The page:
Bankrupt (Capitalism Is)!

The first political slogan of which I was consciously aware was the old Communist Party of Canada-Marxist Leninist’s “Make the Rich Pay.”  They had rented a flatbed truck or something during an election campaign in the early or mid- seventies and were driving it through my neighbourhood, trying to mobilise support amongst the miners who mostly lived there.  The support, obviously, never developed, but it was a good slogan then, and an  even better one now.

By Jeff Noonan

Two looming bankruptcies, one corporate, one civic illustrate once again the morally inverted world of capitalism.  Those with already more than they need get more, those who can barely support their basic needs will be forced to make do with even less; those who preach responsibility litigate their way out of it, those to whom responsibility is preached are made to suffer the consequences of actions not their own.

On July 6th, 2013 a train hauling crude oil lost its brakes, rolled through the town of Lac-Mégantic, Québec,  exploded, destroying the town centre. The company responsible, Montreal, Maine, and Atlantic Railway, a notorious cost and corner cutting operation, filed for bankruptcy on August 8th, 2013,  in an attempt to avoid having to pay the clean up costs and compensation for the disaster to which its corporate practices contributed. Is it not amazing that the ‘self-made men’ of corporate Canada and America, who never tire of preaching pull-yourself-up-by-your-bootstraps and-take-responsibility-for-yourselves bullshit to everyone else are the first to  hide behind their lawyers when it comes time to answer for their mistakes?  Like spoiled children, they always make themselves exceptions to their own rules.

On the civic side, my long-suffering neighbours in Detroit have had their democratic right to be governed by those they have chosen through election suspended by a state-imposed Emergency Manager.  The Emergency Manager has put the city into bankruptcy, threatening the pensions of public sector workers and potentially putting the collection of the renowned Detroit Institute of Art at risk.  (You can sign the petition to Save the DIAhere).  Pension theft is the latest fashion for the finance capital super-wealthy.  It is strikingly immoral, even for capitalism, which claims to believe  in the principles of reward commensurate with effort and the virtue of saving.  Pensions are not gifts from government to citizens, they are deferred income to which workers themselves have contributed, and which most require in retirement to survive at any human standard of living.  Eliminating or reducing pensions is the worst sort of criminal predation-  attacking those least able to defend themselves and most in need of what they cannot defend.  Food and shelter and electricity and heat– actual life-requirements of real human beings-  are converted to money for the banks, where it is invested to make more money, and when and if those investments fail, more life-goods will be stripped from people somewhere else to pay for it.  Life begins with debt to the banks, life ends with pension theft.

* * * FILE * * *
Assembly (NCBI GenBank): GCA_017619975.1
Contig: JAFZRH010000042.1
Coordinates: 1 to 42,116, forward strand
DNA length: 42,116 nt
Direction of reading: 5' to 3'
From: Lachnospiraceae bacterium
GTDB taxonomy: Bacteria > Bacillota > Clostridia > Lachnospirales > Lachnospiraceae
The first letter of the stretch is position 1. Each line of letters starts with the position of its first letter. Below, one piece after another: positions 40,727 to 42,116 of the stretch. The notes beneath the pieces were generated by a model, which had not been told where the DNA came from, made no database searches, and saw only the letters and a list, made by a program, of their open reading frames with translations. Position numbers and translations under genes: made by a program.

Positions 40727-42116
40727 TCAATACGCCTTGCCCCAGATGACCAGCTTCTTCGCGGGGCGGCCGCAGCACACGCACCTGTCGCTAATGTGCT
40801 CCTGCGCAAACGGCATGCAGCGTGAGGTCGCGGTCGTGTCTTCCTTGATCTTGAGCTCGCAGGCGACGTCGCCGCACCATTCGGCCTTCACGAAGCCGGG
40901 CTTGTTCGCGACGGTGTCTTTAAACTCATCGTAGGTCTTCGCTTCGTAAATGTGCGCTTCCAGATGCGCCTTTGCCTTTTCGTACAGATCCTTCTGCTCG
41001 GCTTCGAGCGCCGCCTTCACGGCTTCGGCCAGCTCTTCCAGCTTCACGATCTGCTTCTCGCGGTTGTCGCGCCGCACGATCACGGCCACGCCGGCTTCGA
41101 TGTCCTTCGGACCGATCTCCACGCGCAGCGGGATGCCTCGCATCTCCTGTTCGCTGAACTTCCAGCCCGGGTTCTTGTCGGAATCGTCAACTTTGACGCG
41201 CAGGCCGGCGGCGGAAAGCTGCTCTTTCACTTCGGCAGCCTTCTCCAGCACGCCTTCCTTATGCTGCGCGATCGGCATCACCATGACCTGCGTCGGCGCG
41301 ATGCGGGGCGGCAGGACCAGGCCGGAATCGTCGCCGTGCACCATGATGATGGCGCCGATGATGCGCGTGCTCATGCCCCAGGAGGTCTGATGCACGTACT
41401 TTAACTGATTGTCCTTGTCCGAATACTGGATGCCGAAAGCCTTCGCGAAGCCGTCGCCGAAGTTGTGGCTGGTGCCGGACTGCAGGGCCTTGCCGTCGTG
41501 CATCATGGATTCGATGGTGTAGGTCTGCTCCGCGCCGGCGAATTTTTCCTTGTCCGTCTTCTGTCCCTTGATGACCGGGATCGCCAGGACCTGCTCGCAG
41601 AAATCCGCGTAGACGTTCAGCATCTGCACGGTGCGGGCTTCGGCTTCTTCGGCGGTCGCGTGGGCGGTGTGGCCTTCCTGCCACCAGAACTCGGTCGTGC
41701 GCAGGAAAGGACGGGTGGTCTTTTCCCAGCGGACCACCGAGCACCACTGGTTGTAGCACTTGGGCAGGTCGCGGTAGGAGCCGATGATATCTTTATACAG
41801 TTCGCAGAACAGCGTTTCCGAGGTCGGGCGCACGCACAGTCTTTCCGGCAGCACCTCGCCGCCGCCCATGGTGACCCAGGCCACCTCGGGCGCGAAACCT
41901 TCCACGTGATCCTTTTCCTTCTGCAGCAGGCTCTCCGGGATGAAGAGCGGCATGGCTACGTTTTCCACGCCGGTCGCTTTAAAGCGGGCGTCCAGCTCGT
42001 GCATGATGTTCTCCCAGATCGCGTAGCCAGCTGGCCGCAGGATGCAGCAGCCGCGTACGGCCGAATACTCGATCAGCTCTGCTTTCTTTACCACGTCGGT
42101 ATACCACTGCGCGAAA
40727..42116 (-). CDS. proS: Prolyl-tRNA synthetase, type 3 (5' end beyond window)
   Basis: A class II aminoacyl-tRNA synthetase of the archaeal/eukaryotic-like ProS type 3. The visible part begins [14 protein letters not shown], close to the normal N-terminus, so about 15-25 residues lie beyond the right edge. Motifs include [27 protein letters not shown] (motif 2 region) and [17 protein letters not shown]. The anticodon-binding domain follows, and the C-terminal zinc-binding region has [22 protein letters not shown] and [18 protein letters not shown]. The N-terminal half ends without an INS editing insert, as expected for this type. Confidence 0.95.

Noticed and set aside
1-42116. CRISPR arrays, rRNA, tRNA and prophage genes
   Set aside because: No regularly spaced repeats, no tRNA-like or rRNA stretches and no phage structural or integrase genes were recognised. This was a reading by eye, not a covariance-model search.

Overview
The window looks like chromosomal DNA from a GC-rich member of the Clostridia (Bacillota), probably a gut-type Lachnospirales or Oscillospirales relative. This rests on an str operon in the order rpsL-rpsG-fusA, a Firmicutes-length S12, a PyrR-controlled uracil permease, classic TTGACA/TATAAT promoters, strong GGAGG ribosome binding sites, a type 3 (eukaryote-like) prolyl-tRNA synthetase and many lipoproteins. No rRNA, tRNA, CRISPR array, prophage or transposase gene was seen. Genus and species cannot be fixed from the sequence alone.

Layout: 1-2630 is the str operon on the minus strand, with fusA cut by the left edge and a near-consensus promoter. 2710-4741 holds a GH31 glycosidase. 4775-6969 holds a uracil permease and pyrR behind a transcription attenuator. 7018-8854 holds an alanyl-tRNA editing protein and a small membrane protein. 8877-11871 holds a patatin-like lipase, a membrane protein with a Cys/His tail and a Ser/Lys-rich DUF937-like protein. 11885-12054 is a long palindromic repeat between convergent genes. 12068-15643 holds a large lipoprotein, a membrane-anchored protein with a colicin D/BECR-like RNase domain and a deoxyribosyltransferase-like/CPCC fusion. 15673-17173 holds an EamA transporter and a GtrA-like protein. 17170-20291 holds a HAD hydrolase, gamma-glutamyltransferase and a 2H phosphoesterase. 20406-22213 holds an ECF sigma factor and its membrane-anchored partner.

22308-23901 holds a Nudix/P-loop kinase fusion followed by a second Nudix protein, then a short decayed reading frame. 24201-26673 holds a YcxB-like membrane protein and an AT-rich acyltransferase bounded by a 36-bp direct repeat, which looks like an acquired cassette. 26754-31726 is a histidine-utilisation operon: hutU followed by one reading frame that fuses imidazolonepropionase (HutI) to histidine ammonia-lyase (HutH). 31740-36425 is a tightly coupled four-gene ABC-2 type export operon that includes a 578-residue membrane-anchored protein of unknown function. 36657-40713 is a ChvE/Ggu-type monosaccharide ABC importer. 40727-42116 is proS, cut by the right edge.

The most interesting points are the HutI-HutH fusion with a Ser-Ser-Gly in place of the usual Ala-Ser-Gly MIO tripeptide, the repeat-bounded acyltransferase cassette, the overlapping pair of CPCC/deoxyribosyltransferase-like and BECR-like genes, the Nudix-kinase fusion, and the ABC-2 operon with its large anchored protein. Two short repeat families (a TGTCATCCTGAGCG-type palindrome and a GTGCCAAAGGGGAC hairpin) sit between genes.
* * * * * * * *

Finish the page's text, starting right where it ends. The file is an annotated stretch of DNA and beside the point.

Family values 2.0:  the kids graduate from university as debt-slaves to the banks at just the same time their parent’s pensions are being eliminated to pay off corporate debt to the same banks.

If one were to work through the arguments, it is most unlikely that one could find clear justification for the conversion of the life-necessities of the elderly to money for the super-wealthy on classical bourgeois economic, liberal-democratic political, or utilitarian-liberal moral grounds.  Liberal-democratic-capitalist society was bad enough, but it is rapidly degenerating into a totalitarian plutocracy in which the rich live by stripping the common wealth (built through generations of labour and struggle against ruling class control over the surplus wealth which labour created for the sake of investment in shared life-goods) of assets and converting them into private money accumulations.  The poor are exiled to the dimmest and grimmest suburbs and exurbs, far from the newly polished cordons sanitaires  “creative capitalist” urban cores, the playgrounds of  business people, sports celebrities, artist-entrepreneurs, and well-heeled tourists.

The problems run so deep, are protected by such thick layers of surveillance, armed security, and ideological mystification, that progress in solving the structural issues seem impossible.  Perhaps, to begin, we need to set out sights lower.

When I was a student many friends avoided becoming debt-slaves to the banks by ridding themselves of their student loans through bankruptcy.  The ploy worked too well.  The banks lobbied and the law was changed, ensuring that thousands of young people begin their lives both over-qualified for the few shitty jobs that are available and permanently in debt to the banks.  But the banks have at least proven that concerted effort can change laws.  So let us follow their lead, and propose some changes of our own to bankruptcy laws.  Real human beings get paid back before institutions, in order from the most to the least needy.  If the corporation is seeking bankruptcy in the wake of a disaster it caused, corporate assets must be liquidated to repay public authorities and compensate individuals for losses first, before anyone else receives money.  If corporate assets alone cannot cover the costs of damage, then the personal assets of the directors should come into play.  And if the sale of corporate and personal assets is still not enough, then the directors should be jailed, housed in the same cell as the poor bugger imprisoned because he couldn’t pay his parking tickets.

Make the rich pay.